interviewer, who is knowledgeable in psychopathology and who is able to find some

kind of structure of the stream of experiences that the patient reports, will often affect

the patient to feel more secure. The patient will feel encouraged to elaborate more on

her experiences and often volunteer more information. The interviewer should never

adopt a curious or voyeuristic posture or a judgmental attitude.

Behaving “professionally” in the interview situation is sometimes confused with

not showing oneself as a person or acting like a “mirror,” as in classical psychoanalysis. Obviously, the interviewer’s personality and attitude is of tremendous significance, and the interviewer should use his personality in the interview, but of

course not self-disclose private information. In short: the interviewer should just be

“himself.” If the interviewer is genuinely interested in something the patient is saying (besides psychopathology), it is recommended to dwell a bit on that. Or if the

patient comments on something that she saw on the news, it could be relevant that

the interviewer also comments on it. The interviewer should respond to the patient

by a nod, a “hmm,” a “yes,” or a similar response, when it is relevant in the interview. An interviewer who is relaxed, comfortable, and behaving like most people

will usually have the effect of diminishing the patient’s anxiety.

The famous report “Sexual Behavior in the Human Male” by Dr. Kinsey was

published in 1948 (Kinsey et al. 1948). The report was the result of a large number



The Psychiatric Interview: Methodological and Practical Aspects

of interviews with people of all strata of the society about their sexual behavior. To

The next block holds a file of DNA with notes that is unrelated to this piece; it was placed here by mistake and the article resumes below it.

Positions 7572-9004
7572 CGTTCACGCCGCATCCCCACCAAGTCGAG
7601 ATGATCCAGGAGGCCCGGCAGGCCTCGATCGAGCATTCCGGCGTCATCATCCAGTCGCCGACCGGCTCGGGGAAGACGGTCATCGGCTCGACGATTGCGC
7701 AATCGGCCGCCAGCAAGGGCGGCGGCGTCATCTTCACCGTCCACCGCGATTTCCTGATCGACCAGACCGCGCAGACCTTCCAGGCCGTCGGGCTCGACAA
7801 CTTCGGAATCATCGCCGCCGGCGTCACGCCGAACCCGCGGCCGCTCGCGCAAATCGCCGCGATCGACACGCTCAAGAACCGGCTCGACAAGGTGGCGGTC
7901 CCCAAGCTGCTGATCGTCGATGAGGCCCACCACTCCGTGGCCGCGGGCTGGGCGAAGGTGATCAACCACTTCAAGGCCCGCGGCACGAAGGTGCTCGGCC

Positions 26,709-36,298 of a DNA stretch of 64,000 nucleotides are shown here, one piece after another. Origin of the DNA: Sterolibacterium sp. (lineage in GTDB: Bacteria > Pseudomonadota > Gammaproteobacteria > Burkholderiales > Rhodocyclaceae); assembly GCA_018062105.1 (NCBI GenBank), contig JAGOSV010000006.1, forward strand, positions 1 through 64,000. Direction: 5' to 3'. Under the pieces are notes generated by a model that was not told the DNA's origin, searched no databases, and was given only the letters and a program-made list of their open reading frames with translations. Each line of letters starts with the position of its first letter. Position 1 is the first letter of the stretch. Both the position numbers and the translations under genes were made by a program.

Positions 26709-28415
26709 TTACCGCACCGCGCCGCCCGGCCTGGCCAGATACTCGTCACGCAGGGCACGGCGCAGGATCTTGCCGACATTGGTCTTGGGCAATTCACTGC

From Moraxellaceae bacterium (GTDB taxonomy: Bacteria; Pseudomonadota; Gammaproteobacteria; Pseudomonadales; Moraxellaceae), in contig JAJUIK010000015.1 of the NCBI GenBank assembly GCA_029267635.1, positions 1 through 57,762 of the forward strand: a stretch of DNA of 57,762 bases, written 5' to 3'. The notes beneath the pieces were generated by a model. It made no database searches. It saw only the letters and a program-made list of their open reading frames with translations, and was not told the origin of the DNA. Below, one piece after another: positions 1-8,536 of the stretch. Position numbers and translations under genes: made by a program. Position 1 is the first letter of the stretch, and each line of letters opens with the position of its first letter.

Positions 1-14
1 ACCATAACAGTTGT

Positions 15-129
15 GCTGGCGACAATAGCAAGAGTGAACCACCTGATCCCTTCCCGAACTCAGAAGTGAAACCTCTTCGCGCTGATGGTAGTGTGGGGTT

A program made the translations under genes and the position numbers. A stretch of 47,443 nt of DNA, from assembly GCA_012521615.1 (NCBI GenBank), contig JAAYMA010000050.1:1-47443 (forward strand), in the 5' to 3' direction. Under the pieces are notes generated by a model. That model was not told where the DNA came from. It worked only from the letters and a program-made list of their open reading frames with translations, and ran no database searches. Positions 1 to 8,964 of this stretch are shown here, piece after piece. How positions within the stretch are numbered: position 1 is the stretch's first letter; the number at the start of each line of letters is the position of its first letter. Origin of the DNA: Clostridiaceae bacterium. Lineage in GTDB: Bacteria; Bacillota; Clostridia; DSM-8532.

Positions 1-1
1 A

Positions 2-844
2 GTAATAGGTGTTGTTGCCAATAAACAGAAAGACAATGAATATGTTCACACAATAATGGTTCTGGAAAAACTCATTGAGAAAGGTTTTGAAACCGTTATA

ensure the best possible information on this delicate subject, Dr. Kinsey focused on

the very way the interviews were conducted. Dr. Kinsey wrote: “The quality of a

case history study begins with the quality of the interview by which the data have

been obtained” (p. 35). He also stressed the importance of the interviewer’s attitude:

“One is not likely to win the sort of rapport which brings a full and frank confession

from a human subject, unless he can convince the subject that he is desperately

anxious to comprehend what his experience has meant to him” (p. 42). Here, Dr.

Kinsey touches upon the very core of a successful interview as elicited above, viz.,

empathy as the wish to understand.

The interviewer must be aware of how her personality might affect the interview,

e.g., does the interviewer have a tendency to sit too close to the patient or speak in a

loud voice? Both can cause the patient to feel that his personal space is being invaded.

Each clinician’s behavior varies with respect to parameters like tone of voice, rate of

speech, and loudness of voice (Shea 1998). The interviewer must pay attention to of the

patient’s expression and to some degree mirror the patient. For example, if a patient

speaks in a very low voice, the interviewer should adapt the loudness of his voice.

Audio or film recordings of one’s own interviews can be useful tools to become

aware of and improve one’s own practice.


How to Conduct the Psychodiagnostic Interview

Research into police techniques for questioning witnesses and persons charged with

a crime, relevant to our concerns, showed that the following features produce less

accurate information (Jakobsen 2010a, 2007a):

The interviewer being very active rather than listening.

Closed-ended questions.


Not allowing for time to pause, reflect, and recollect, instead asking a new question as soon as the interviewee stops talking.

• Not trying to recreate the context of the situation asked about.

• Too many questions in sequence followed by answers place the witness in a passive position and do not enhance reflection or recollection.